Sacred Art: Figures Depicted

Representing a diverse group of saints, lay persons, clergy,  and religious, the figures in Body of Christ/Communion of Saints reflect the many ways we worship, serve, and grow as a community of faith.  Through their vocations and gifts, may those depicted in this work of art call to mind some of the many ways we respond in faith, hope, and love to our Lord.  

Pictured from left to right in the painting, those represented are:

  1. Fr. Thomas Frederick Price (1860-1919): "The Tarheel Apostle".   The first priest to be ordained in North Carolina, who began a statewide evangelization effort in N.C. in the late 1800s.  Represents Catholic priests, evangelists, North Carolinians, orphans, the chronically ill.
     
  2. Dorothy Day (1897-1980):  American journalist and social activist who played a key role in the Catholic Social Worker Movement, advocating for the poor and homeless. Represents social activists, converts to Catholicism, writers.
     
  3. Medical doctor:  Represents health care workers.
     
  4. Woman with Pyx:  Represents lay ministers.
     
  5. St. Teresa of Calcutta (1910-1997):  Founder of the Missionaries of Charity, serving the poorest of the poor in India.  Represents the poor, sick, and homeless; missionaries.
     
  6. Young boy:  Represents youth, Scouts.
     
  7. St. Martin de Porres (1579-1639):  Lay brother of the Dominican Order in Lima, Peru, noted for his devotion to orphans and the poor.  Represents public health workers, advocates for racial equality, orphans.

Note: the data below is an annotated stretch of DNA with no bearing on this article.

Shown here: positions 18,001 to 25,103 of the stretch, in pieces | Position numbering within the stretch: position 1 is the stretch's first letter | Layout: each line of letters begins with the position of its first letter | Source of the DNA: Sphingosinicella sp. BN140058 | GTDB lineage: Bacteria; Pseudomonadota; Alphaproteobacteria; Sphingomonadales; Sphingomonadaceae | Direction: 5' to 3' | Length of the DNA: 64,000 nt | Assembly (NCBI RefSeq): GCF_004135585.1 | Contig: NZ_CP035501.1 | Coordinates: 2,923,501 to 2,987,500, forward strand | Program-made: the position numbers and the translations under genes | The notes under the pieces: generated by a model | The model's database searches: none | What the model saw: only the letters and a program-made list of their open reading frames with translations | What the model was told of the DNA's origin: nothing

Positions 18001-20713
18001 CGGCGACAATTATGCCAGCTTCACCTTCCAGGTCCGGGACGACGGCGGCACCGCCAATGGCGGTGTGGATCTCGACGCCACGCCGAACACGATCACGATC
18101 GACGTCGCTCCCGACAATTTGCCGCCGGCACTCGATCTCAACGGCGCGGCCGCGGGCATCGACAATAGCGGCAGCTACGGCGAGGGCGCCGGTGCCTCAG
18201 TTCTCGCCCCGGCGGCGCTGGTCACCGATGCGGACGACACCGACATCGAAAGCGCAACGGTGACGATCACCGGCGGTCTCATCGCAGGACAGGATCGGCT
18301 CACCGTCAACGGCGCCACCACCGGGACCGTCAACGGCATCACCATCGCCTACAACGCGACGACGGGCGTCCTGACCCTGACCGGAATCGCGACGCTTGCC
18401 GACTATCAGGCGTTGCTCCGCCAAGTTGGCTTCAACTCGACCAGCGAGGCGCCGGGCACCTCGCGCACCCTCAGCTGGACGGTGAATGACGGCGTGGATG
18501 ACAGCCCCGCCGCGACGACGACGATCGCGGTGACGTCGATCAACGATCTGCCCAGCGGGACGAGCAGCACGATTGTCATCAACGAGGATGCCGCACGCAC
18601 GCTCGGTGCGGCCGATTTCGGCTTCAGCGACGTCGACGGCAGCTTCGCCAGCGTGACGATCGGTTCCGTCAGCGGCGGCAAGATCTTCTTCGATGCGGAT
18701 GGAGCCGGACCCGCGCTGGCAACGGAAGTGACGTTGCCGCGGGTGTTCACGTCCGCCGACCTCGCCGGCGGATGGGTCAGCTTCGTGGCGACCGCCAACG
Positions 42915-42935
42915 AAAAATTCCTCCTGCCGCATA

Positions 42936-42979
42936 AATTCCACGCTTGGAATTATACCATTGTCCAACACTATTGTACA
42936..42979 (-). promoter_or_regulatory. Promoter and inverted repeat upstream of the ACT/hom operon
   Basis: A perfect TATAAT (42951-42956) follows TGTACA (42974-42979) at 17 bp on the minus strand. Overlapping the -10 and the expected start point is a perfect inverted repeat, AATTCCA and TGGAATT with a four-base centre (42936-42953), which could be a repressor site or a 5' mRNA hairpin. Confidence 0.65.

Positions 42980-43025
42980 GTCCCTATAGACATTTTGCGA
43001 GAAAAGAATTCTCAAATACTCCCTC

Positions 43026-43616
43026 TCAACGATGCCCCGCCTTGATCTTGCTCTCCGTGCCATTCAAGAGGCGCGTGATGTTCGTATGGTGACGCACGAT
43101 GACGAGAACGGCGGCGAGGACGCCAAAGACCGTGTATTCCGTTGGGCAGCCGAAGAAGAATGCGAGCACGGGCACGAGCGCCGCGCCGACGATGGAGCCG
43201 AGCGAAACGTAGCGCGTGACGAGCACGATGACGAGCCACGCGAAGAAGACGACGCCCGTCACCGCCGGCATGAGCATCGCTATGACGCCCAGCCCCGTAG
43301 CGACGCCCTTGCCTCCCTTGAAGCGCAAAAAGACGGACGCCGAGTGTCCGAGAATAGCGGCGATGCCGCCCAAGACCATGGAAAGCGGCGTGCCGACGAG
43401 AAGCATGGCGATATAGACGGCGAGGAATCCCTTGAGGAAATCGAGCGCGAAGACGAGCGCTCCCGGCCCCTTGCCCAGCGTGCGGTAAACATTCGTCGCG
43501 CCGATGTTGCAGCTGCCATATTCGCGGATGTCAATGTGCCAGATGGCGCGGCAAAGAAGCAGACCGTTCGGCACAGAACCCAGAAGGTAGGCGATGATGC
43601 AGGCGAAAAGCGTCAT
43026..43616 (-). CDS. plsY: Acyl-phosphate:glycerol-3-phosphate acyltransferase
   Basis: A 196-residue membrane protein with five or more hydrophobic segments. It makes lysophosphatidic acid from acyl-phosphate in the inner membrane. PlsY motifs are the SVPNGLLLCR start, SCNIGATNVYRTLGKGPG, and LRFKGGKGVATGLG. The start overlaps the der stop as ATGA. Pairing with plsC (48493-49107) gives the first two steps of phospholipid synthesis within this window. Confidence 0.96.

8. Mother Catherine McAuley:  Foundress of Sisters of Mercy (headquartered in Belmont, NC) who strive for a just world for people who are poor, sick and uneducated.  Represents nurses, consecrated religious, social workers.
     
  9. Woman in chair:  Represents the elderly, grandparents, widows.
     
  10. Builder: Represent laborers, workers, fathers.
     
  11. St. Maximillian Kolbe (1894-1941):  Polish Franciscan friar noted for his devotion to the Blessed Mother.  Volunteered to die in place of a stranger at the Auschwitz death camp in WWII.  Represents refugees, prisoners, writers, political activists.
     
  12. Police officer:  Represents uniformed service members, peace keepers.
     
  13. St. Gianna Beretta Molla (1922-1962):  Italian medical doctor who sacrifced her own life to save her unborn baby's life.  Represent mothers, physicians, unborn children, respect life advocates.
     
  14. Child in arms: Represents babies, unborn children. 
     
  15. Fr. Mychal Judge (1933-2001):  NYC Fire Department Chaplain and the first certified fatality of the September 11, 2001 terrorist attacks on The World Trade Center.  Represents first-responders, priests and deacons.
     
  16. Young girl with basket:  Represents youth, altar servers.
     
  17. St. Elizabeth Ann Seton (1774-1821):   Converted to Catholicism after becoming a widow.  Established the first Catholic girls' school in our nation.  Represents educators, students, converts to Catholicism.
     
  18. St. Juan Diego (1474-1548):  A Mexican Indian who received four appearances by the Virgin Mary in December 1531.  Represents indigenous peoples, devotion to the Blessed Mother.
 

 


Now you are Christ's body, and individually parts of it.
1 Corinthians 12:27
 


 

 

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